According to the World Health Organization, nearly one sixth of the world’s population suffers from neurological disorders. These disorders of the nervous system include structural disorders (e.g., spinal cord injury), degeneration (e.g., Parkinson’s and Alzheimer’s diseases), infections (e.g., meningitis), functional disorders (e.g., epilepsy), and vascular disorders (e.g., stroke). The study and/or repair of the nervous system requires electronic materials than can interact with the human body, whether with direct contact—for neuroscience—or indirect—for haptics and robotics. But unlike biological systems which are soft (~10 kPa), self-healing, transmit information using ions and are biodegradable, common electronic materials (inorganic conductors and semiconductors) are very hard (~GPa), use electrons and are not biodegradable nor self-healing. This mismatch in properties creates challenges in making stable, safe, and efficient human-machine interfaces. Our group tackles these challenges by designing and synthesizing soft organic electronics (π-conjugated polymers) capable of mixed ionic and electronic conduction, and with tunable physical properties.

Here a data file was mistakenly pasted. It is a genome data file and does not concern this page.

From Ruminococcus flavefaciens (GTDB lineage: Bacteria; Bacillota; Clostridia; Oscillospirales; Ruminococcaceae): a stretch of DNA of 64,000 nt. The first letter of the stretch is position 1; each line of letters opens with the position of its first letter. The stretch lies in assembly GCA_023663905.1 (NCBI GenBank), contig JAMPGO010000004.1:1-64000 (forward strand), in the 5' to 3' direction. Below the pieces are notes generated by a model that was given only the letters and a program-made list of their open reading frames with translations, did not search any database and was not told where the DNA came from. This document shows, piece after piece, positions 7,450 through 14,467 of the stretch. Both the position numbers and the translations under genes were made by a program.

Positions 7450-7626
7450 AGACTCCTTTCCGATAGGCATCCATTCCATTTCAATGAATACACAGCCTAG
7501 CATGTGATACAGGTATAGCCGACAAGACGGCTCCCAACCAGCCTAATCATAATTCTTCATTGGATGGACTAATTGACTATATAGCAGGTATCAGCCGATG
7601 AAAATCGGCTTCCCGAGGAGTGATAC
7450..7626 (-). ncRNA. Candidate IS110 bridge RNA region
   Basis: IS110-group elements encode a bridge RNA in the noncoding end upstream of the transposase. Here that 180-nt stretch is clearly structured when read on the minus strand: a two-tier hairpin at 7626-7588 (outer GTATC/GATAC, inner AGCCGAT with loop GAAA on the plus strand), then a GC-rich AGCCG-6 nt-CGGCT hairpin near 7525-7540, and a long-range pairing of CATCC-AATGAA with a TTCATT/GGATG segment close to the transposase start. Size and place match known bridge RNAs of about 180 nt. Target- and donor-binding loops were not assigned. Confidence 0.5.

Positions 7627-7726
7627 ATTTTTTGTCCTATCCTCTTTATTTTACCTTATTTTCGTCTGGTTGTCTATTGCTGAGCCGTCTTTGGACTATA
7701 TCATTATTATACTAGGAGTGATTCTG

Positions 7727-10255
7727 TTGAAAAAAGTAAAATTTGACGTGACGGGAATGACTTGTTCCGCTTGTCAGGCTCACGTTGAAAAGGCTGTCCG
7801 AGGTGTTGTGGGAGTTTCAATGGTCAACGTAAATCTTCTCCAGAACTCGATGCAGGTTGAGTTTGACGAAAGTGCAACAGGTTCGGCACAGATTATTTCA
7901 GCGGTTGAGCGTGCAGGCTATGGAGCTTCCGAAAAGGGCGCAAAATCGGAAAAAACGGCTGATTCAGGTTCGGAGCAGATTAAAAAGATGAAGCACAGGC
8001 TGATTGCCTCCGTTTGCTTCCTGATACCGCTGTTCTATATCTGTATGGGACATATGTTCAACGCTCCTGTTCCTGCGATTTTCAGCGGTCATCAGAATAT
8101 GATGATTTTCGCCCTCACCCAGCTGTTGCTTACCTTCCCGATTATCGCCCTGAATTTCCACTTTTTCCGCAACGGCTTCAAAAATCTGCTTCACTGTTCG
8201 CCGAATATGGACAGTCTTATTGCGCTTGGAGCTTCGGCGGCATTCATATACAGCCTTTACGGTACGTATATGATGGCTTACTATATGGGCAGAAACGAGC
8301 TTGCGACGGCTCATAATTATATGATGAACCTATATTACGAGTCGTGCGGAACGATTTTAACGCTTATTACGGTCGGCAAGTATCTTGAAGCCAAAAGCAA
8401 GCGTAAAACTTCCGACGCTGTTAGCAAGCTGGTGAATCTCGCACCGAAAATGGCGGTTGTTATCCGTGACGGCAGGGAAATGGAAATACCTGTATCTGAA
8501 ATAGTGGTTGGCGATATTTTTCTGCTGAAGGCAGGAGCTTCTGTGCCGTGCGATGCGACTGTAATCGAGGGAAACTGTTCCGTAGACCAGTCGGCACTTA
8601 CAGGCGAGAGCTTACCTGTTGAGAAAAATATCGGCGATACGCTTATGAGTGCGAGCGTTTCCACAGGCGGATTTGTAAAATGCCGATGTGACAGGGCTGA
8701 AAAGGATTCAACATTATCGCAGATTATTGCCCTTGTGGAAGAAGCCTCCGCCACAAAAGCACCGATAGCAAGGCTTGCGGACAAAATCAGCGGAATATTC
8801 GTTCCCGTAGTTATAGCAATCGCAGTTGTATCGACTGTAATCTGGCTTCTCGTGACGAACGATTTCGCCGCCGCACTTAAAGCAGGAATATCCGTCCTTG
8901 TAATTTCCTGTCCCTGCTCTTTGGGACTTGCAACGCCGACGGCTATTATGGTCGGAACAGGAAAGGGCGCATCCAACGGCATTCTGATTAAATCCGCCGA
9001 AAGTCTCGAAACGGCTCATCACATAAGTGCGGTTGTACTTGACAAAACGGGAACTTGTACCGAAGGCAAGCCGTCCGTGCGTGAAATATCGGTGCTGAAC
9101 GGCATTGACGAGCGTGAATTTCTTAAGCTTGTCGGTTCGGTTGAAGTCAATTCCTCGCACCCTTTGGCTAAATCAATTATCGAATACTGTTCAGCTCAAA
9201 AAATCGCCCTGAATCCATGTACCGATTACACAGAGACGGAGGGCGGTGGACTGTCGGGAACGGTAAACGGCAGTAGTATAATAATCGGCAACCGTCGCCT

We are using the toolbox of modern synthetic chemistry (photocatalysis, C-H activation, controlled radical polymerization, supramolecular chemistry, metathesis) to control both the chemical structure and solid-state assembly of organic electronics from the molecular- to the macro-scale. We are particularly interested in understanding the fundamentals of mixed ionic-electronic conduction, developing electro-responsive polymer actuators, and finding sustainable methods to convert biomass and waste plastics to organic electronics.
If you are interested in any of these projects and working in an interdisciplinary research team at the intersection of organometallic chemistry, polymer synthesis, and materials and device engineering, please visit this page or email Prof. Kayser directly for more details on available projects.
University of Delaware HensWEAR pilot project (Dec 2019 – June 2022)
University of Delaware – Argonne National Lab Seed Grant (June 2020 – May 2022)